As you can see, an adult ball python can be fed once every month to a month and a half without any issues. It’s still better to lean on the safe side and feed the snake near the lower end of the period, of course.

Cons:

1. Ball pythons can be picky eaters

One of the drawbacks of a ball python’s diet is that they can be picky eaters. Anorexia is an actual issue for ball pythons so consult with a vet if your snake doesn’t want to eat. Reversely, if your python doesn’t mind snacking you shouldn’t overdo it either as they can also get overweight.

2. Feeding your python with live prey can make it more aggressive

Feeding your python with frozen or freshly killed prey is generally recommended as live prey can both harm your python and train their hunting drive – something you definitely don’t want if you’d like to handle your snake.

People often try feeding their pythons with live prey either because the snake is getting picky with its frozen food or because they enjoy witnessing the live kill. Both of those really aren’t good enough reasons for making your snake more aggressive and risking any unnecessary harm to it.

3. These snakes require very specific conditions to thrive

While ball pythons are easier to take care of than most other snakes, don’t take that to mean that they are just easy in general. Ball pythons are snakes and as such, they require very specific care. We’ll list everything you need to prep for owning a ball python below.

4. Taking care of a large python is a costly and long-term endeavor so make sure that your budget can handle it

Ball pythons don’t eat too much but looking after them requires quite a bit of inventory and accessories, especially if you want to do it well. Snakes like these can survive in small boxes if need be but they really thrive in large, spacious, and well-maintained tanks which can cost quite a bit.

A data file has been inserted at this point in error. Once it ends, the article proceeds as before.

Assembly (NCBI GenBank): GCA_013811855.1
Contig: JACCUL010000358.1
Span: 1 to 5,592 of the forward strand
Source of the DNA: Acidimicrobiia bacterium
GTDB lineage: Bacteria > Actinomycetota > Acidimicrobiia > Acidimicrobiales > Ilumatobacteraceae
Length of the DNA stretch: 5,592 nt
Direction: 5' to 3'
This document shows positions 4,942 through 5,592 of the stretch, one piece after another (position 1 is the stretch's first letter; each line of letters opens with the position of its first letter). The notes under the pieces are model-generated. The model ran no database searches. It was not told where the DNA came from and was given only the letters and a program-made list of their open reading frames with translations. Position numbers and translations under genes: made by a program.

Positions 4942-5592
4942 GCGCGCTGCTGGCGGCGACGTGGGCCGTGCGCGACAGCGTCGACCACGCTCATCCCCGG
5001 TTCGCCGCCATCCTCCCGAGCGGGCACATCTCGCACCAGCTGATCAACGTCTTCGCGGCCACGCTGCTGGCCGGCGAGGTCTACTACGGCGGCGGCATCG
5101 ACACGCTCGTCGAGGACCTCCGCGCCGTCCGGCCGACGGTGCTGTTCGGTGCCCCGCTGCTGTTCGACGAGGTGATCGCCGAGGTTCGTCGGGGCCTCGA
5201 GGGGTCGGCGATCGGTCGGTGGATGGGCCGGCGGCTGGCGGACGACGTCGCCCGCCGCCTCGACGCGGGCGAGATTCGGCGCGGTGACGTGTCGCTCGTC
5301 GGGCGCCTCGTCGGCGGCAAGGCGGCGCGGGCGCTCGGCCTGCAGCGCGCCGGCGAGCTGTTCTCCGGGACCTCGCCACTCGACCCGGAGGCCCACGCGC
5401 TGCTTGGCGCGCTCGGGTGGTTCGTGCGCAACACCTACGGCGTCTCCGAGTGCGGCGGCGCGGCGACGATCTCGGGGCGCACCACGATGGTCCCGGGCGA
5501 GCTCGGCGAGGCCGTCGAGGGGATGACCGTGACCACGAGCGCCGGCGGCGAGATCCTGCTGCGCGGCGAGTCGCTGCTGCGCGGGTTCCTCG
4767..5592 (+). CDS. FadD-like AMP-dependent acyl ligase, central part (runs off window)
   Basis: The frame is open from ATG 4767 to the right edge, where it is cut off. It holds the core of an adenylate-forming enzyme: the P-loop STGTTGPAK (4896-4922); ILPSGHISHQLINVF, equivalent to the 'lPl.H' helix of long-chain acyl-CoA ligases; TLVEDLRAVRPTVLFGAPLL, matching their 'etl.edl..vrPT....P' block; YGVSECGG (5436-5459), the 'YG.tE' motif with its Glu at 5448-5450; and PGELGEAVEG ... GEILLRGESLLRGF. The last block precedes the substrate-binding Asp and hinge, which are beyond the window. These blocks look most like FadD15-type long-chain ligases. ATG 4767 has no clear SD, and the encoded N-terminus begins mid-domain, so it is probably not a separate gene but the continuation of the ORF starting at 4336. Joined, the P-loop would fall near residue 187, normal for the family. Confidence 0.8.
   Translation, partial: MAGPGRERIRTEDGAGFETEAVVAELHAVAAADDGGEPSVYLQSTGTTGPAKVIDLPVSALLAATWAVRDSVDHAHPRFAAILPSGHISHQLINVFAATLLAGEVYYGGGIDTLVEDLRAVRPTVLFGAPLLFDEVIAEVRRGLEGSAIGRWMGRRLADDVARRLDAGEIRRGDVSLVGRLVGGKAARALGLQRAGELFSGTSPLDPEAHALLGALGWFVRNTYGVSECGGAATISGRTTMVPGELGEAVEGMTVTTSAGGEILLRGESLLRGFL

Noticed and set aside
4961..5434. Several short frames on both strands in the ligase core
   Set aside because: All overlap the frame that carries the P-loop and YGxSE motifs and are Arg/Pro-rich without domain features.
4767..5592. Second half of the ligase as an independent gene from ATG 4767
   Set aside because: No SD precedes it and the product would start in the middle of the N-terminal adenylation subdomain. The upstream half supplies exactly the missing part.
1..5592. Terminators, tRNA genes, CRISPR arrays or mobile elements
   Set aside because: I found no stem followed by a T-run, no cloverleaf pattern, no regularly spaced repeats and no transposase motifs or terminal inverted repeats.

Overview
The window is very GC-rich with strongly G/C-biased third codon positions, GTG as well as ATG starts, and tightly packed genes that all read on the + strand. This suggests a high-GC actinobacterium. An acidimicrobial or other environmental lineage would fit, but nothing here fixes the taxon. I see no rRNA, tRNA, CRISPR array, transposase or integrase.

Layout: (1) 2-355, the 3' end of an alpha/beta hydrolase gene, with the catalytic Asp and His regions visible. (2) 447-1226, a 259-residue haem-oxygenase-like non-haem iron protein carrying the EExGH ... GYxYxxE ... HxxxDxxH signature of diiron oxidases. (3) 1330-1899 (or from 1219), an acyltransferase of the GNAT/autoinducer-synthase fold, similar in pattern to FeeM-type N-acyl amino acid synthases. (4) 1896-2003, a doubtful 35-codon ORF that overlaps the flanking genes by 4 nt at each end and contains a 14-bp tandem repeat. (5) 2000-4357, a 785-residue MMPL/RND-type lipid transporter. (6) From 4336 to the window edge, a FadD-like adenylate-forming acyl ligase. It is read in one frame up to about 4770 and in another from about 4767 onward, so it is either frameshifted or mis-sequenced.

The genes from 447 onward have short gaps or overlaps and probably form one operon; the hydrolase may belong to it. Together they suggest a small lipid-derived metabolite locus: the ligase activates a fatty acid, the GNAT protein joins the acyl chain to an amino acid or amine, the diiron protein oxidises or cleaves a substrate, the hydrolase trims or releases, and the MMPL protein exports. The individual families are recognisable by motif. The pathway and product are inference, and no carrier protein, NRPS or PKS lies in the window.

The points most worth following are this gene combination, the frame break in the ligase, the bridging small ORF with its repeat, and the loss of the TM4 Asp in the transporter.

Who are ball pythons “right” for?

Snakes are not for everybody, that much should be clear. They are generally not recommended for families with small children or pets as an accident with them can be both likely and tragic.

Aside from that, anyone who wants can take care of a ball python. Like most snakes, these pythons don’t require too much effort and attention aside from the initial setup and maintenance of their environment. They don’t need to be fed too often either which means that even if you travel a lot you can still easily take care of them. As long as you do your research and look after your snake properly, and as long as you’re a “snake person”, a ball python should be a great pet for you.

How to prepare for getting a ball python?

Ball pythons don’t need more accessories than other snakes but all snakes need lots of stuff anyway so you should prepare for a long shopping list if this is your first time caring for such an animal. Here’s a quick starting list to look at:

  • A tank for an adult Ball Python that’s as wide as the snake’s length and twice as long

  • A basking heat source such as a standard mercury vapor bulb – the temperature in the basking area should be around 31-34°C (88-92°F)

  • A UVA/UVB Source which can also be a mercury vapor bulb or something similar

  • A thermometer to help you maintain the right temperature of 24-27°C (75-80°F) on the cool side and 27-30°C (80-85°F) on the warm side

  • A hygrometer to measures humidity – ideally, it should stay between 55% and 60%

  • A reptile carpet for substrate – this can be anything from butcher paper or artificial carpeting for maintenance or bioactive or living substrate such as potting soil, peat moss, sand, bark, etc. for decorative settings

  • An auxiliary heat source at night such as a ceramic heat emitter or a heating pad

  • A water bowl for the snake to hydrate in

  • A water spray bottle to help the snake stay hydrated

  • A humidity hide or a humidity box to give your snake an alternative high-humidity environment to go to when needed – here’s a good video by Snake Discovery on how to make the perfect humidity box

And these are pretty much all the basics. Once you’ve got that, the only other thing you need is to do the research and get the know-how on how to properly look after a ball python.